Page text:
Diagnosis and Management of Non-Alcoholic Fatty Liver Disease

AASLD develops evidence-based practice guidelines and practice guidances which are updated regularly by a committee of hepatology experts and include recommendations of preferred approaches to the diagnostic, therapeutic, and preventive aspects of care. 

Practice Guidance

The Diagnosis and Management of Non-Alcoholic Fatty Liver Disease [updated January 2018]

For defining Nonalcoholic Fatty Liver Disease (NAFLD), there must be (1) evidence of hepatic steatosis (HS), either by imaging or histology, and (2) lack of secondary causes of hepatic fat accumulation such as significant alcohol consumption, longterm use of a steatogenic medication, or monogenic hereditary disorders. In the majority of patients, NAFLD is commonly associated with metabolic comorbidities such as obesity, diabetes mellitus, and dyslipidemia. NAFLD can be categorized histologically into nonalcoholic fatty liver (NAFL) or nonalcoholic steatohepatitis. NAFL is defined as the presence of 5% HS without evidence of hepatocellular injury in the form of hepatocyte ballooning. NASH is defined as the presence of 5% HS and inflammation with hepatocyte injury (e.g., ballooning), with or without any fibrosis. For defining “advanced” fibrosis, this guidance document will be referring specifically to stages 3 or 4, that is, bridging fibrosis or cirrhosis.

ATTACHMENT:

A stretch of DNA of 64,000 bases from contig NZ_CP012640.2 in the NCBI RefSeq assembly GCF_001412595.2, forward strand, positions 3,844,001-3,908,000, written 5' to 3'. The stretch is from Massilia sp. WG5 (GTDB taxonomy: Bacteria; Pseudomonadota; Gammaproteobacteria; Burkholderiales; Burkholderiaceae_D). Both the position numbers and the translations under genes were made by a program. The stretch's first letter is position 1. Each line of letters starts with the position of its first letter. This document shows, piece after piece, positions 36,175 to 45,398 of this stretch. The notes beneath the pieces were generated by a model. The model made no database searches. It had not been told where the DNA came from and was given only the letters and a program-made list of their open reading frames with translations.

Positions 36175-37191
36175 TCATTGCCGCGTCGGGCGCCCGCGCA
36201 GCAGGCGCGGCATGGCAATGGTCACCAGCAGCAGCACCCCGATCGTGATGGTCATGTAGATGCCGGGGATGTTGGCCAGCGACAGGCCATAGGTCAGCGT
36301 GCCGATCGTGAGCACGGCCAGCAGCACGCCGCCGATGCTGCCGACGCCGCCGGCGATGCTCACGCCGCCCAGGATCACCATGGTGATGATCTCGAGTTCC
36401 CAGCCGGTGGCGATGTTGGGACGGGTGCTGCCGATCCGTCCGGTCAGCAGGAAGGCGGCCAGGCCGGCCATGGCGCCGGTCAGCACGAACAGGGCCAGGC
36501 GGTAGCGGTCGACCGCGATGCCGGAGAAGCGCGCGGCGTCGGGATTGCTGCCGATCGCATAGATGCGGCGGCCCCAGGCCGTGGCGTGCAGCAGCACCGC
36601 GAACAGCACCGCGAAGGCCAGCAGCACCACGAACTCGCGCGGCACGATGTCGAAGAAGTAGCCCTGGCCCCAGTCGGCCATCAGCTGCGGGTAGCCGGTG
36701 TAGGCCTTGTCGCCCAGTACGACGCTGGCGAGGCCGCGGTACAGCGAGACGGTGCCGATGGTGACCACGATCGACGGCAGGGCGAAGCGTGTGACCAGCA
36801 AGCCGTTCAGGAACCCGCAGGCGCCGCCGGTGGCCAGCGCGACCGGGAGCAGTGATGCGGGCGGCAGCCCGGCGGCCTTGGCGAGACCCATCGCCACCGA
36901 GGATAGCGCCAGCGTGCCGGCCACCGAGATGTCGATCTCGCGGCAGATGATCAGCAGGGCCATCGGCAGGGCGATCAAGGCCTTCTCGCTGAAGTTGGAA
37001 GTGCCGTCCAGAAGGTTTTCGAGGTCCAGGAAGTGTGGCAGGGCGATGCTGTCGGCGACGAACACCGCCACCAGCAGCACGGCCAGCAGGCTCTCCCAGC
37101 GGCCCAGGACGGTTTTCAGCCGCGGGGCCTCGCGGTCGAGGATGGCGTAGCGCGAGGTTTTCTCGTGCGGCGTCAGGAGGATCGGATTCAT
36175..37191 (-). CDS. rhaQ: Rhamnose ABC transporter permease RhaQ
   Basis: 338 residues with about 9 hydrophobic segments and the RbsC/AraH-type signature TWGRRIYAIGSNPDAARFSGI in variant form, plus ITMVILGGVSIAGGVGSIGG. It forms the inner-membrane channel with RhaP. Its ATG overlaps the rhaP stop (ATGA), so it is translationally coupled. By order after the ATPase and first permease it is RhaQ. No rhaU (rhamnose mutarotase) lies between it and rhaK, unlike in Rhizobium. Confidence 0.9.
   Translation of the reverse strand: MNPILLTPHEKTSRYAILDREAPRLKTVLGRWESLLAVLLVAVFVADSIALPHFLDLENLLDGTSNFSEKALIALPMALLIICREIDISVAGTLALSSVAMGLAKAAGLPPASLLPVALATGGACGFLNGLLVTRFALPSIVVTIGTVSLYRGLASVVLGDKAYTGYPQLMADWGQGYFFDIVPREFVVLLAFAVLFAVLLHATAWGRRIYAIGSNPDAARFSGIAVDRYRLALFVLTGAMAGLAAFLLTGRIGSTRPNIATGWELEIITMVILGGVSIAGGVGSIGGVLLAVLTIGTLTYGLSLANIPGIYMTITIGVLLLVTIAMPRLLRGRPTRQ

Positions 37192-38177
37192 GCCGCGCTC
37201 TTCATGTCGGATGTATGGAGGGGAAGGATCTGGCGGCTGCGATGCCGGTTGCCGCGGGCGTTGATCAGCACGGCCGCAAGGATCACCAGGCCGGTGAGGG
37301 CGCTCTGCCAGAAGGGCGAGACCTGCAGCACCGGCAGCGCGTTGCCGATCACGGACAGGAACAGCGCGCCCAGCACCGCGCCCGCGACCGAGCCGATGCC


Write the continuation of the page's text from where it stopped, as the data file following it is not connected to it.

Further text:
Supplemental Materials

This AACE guideline provides evidence-based recommendations regarding the diagnosis and management of nonalcoholic fatty liver disease (NAFLD) and nonalcoholic steatohepatitis (NASH) to endocrinologists, primary care clinicians, health care professionals, and other stakeholders. It was co-sponsored by AASLD.

American Association of Clinical Endocrinology Clinical Practice Guideline for the Diagnosis and Management of Nonalcoholic Fatty Liver Disease in Primary Care and Endocrinology Clinical Setting [updated May 2022]